Your lead character needs to be described physically. Is he or she young, old or middle-aged? Is this character tall or short, thin or a bit on the heavy side? This main character need not look like the movie star you hope will play him or her when your book is adapted for the screen. The world is full of average looking people and it is okay if your characters look that way too. Readers, the majority of whom are average looking, can identify readily with those who look and talk and act like them.

Dialog is crucial in letting readers get acquainted with your characters. If they are well-educated, they need to talk that way. If they are not, they need to use slang and incomplete sentences. A street thug would not talk like a Harvard professor.

Main characters need to have a background so the reader knows more about them than just their names and what they look like. In third person, this is easy to do. The story flow is interrupted by the narrator filling in the blanks. In first person, this is harder. The best way is to have someone else give background details.

Once the characters and the plot are established, the writing becomes fairly easy. Cliché that it is, “go with the flow” is the best approach. Let your characters carry you along.

Writing anything is hard, especially for those who fear it. As the 1920s sports writer Red Smith said, “Writing is easy. Just sit in front of your typewriter until beads of blood appear on your forehead.”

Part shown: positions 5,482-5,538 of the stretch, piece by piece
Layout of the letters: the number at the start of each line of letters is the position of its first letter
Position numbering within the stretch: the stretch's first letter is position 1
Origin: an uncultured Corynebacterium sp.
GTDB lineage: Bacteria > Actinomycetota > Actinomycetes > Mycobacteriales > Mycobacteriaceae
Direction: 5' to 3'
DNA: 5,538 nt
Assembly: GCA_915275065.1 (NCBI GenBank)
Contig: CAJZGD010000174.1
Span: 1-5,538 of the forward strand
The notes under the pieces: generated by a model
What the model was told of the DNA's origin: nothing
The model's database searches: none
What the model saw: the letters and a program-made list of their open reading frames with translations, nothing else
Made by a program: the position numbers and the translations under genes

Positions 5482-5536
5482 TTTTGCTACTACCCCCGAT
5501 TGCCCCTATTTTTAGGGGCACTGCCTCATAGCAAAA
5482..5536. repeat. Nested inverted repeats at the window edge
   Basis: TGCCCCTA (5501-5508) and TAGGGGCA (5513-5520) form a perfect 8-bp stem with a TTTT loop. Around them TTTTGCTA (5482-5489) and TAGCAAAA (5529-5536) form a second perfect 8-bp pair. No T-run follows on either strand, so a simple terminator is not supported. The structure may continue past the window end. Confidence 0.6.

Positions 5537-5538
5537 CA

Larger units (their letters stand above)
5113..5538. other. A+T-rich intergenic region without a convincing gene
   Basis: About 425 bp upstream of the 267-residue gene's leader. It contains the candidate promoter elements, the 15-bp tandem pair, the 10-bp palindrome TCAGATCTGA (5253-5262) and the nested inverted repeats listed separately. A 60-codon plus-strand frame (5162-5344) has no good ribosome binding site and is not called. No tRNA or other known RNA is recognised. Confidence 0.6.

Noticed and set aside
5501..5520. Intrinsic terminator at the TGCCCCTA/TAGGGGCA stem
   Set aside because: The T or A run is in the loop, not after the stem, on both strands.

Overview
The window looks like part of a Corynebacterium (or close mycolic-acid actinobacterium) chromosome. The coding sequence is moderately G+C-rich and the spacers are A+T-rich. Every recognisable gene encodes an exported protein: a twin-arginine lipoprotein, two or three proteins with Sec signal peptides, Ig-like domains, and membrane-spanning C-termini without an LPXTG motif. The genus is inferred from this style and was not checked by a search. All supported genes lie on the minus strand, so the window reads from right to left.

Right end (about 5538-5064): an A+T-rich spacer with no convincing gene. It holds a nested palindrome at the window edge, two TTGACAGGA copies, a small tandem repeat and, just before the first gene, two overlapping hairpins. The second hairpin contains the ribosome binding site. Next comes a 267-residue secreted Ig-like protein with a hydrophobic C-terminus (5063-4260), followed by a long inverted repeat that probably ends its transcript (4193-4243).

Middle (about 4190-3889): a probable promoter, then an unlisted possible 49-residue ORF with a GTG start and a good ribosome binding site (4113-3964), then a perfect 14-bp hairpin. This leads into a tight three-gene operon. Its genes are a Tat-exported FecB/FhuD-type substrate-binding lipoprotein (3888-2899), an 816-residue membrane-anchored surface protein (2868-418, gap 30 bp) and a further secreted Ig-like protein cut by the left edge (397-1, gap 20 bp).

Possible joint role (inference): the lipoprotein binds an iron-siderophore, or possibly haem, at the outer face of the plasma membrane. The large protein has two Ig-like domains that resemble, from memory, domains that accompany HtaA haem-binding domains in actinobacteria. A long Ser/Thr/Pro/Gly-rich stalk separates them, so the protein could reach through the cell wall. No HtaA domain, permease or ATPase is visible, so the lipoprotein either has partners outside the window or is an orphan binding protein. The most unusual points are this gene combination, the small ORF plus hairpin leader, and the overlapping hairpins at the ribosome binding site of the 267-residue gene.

Another bit of advice to remember, this from New Yorker writer John McPhee: “Writing is selection. Just to start a piece of writing you have to choose one word and only one word from more than a million in the language….”




To make any kind of progress with your book at all, you need to write a certain number of pages a day. Let’s say it’s five. In a five day week you have twenty-five pages and, in a month, you are up to 100.

Writers usually work in one of two ways: either go through the story without stopping, except to correct typos and grammar errors, or pause after each page and revise it until you go on to the next page. This slows down progress but may make some writers more comfortable.

The “plunge ahead” approach is very journalistic and means that you might have inconsistencies on every page. You may forget the names of some of your characters (unless you keep a list of them). You may make mistakes in some of the factual material you are using. Don’t worry, you will catch these errors when you do your second and third and fourth drafts. Also, keep in mind that that is what you pay editors for!

Similar errors may creep into the slower method, but you will have had more time to catch and correct them.

Except for the spelling errors the “spell check” feature of your computer will catch, it is a good idea to print out the pages as you go and edit them by hand. It is easy to miss things when you are viewing your pages on a computer monitor.

Use standard manuscript format—one inch to 1.25 inch margins on all sides. Drop down six spaces before beginning each page. Be sure to double space your sentences. Left margins must be justified but right margins should be unjustified.

After your entire book is finished, read it aloud to yourself and also to someone you trust. That same person might read it themselves as well to gauge reader interest.

If you believe in your work, however, don’t make changes you don’t agree with just because a good friend suggested them. You need to trust yourself.